WSU researchers receive $1.32 million to develop technology for clean, renewable fuel alternative
September 15, 2009
DETROIT- Understanding the process by which solar energy can be used to create an alternative to fossil fuel is the focus of $1.32 million Department of Energy grant recently awarded to three faculty members in the Wayne State University Department of Chemistry.
Claudio Verani, Ph.D., associate professor of chemistry and resident of Sterling Heights, Mich., along with co-investigators John Endicott, Ph.D., of Mount Clemens, Mich., and Bernhard Schlegel, Ph.D., of Bloomfield Township, Mich., both professors of chemistry in WSU's College of Liberal Arts and Sciences, received the funding for research aimed to better understand the fundamental mechanisms of water splitting, a process that yields dihydrogen, a clean, renewable alternative to petroleum.
Concerns for the planet's limited oil resources, pollution and climate change have spurred interest in developing an alternative to oil-based fuel at an accelerated speed. Water splitting is one of the most commonly proposed approaches, where solar energy is used to produce the clean, renewable fuel dihydrogen and oxygen. However, there are several mechanisms of the process which must be understood before the technology can be utilized as a viable alternative. Among these are the multi-electronic nature of the process and the potential formation of damaging and highly reactive radical intermediates.
Verani's research will address chemical issues such as how to design molecules containing several different metal centers capable of accumulating charge for water splitting, how to transfer these charges and how to promote the dissociation of hydrogen and oxygen. They will also investigate potential catalysts capable of forming films to sustain water splitting. "This research is at the forefront of understanding the basic principles mechanisms of water splitting, an integral step in advancing dihydrogen as a clean, renewable fuel that could help end U.S. dependence on foreign oil," Verani said.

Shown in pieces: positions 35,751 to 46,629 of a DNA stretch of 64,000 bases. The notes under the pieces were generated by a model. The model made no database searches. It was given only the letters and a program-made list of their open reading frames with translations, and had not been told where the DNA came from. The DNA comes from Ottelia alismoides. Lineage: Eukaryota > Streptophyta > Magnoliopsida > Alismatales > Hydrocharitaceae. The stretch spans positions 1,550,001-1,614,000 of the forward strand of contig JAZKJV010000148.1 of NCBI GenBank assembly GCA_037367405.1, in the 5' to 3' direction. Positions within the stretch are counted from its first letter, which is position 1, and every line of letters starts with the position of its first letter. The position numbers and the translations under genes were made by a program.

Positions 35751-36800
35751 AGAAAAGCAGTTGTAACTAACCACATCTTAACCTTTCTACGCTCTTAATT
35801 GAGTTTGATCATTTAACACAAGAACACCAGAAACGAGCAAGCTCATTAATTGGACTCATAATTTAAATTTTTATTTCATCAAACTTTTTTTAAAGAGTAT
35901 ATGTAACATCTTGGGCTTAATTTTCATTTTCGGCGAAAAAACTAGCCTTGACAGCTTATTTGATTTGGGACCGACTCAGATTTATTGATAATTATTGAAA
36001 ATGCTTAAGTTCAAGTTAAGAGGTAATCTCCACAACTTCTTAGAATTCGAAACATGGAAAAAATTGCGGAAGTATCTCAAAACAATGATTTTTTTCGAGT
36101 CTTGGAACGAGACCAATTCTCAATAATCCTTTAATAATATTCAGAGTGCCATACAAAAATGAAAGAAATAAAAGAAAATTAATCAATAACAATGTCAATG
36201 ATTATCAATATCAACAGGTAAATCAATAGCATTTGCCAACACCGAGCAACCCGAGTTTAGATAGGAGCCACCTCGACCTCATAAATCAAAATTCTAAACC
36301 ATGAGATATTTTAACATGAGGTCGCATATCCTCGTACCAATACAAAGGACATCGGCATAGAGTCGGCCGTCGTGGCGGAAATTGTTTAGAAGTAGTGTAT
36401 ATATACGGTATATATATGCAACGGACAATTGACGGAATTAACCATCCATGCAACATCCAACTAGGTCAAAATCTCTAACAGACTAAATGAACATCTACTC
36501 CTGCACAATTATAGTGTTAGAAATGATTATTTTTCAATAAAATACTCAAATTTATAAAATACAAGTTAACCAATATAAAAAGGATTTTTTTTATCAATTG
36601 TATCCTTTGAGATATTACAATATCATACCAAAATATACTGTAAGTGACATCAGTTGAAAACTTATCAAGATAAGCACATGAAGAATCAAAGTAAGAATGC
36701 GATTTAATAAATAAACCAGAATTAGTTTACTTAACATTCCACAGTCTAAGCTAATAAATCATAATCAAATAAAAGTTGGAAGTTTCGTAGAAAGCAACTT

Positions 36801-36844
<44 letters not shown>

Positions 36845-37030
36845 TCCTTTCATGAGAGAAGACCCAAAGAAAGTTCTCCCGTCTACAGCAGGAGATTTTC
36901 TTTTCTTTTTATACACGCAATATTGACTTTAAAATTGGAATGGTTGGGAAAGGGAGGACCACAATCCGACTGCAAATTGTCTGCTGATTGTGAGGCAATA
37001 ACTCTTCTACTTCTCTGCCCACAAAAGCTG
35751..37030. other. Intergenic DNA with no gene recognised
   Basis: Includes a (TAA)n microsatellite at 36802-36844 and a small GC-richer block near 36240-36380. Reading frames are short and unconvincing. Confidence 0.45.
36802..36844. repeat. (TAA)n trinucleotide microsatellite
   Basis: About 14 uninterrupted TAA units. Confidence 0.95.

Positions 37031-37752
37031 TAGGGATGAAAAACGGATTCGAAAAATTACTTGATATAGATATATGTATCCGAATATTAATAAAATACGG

"Our approach is unique and innovative because it involves a comprehensive effort to understand the use of a heterometallic system in solution, at interfaces, and on surfaces. Our results will be relevant, if not pivotal, to the future design of cells that utilize renewable solar energy."
The research is relevant to the Department of Energy's continued interest in supporting scientific research in Basic Energy Science, including the development of new concepts and improvement of existing methods to assure a secure energy future.
"WSU was instrumental as a catalyst for Dr. Verani's vital research through internal funding programs such as the President's Research Enhancement Program and seed funding from the Office of the Vice President for Research," said Hilary Ratner, Ph.D., vice president for research at WSU. "Wayne State has great strengths in renewable energy research, and these internal awards have stimulated research resulting in increased federal research awards, which will ultimately lead to job creation and potential start-up companies."
Wayne State University is one of the nation's pre-eminent public research universities in an urban setting, ranking in the top 50 in R & D expenditures of all public universities by the National Science Foundation. Through its multidisciplinary approach to research and education, and its ongoing collaboration with government, industry and other institutions, the university seeks to enhance economic growth and improve the quality of life in the city of Detroit, state of Michigan and throughout the world. For more information on research at Wayne State University, visit http://www.research.wayne.edu.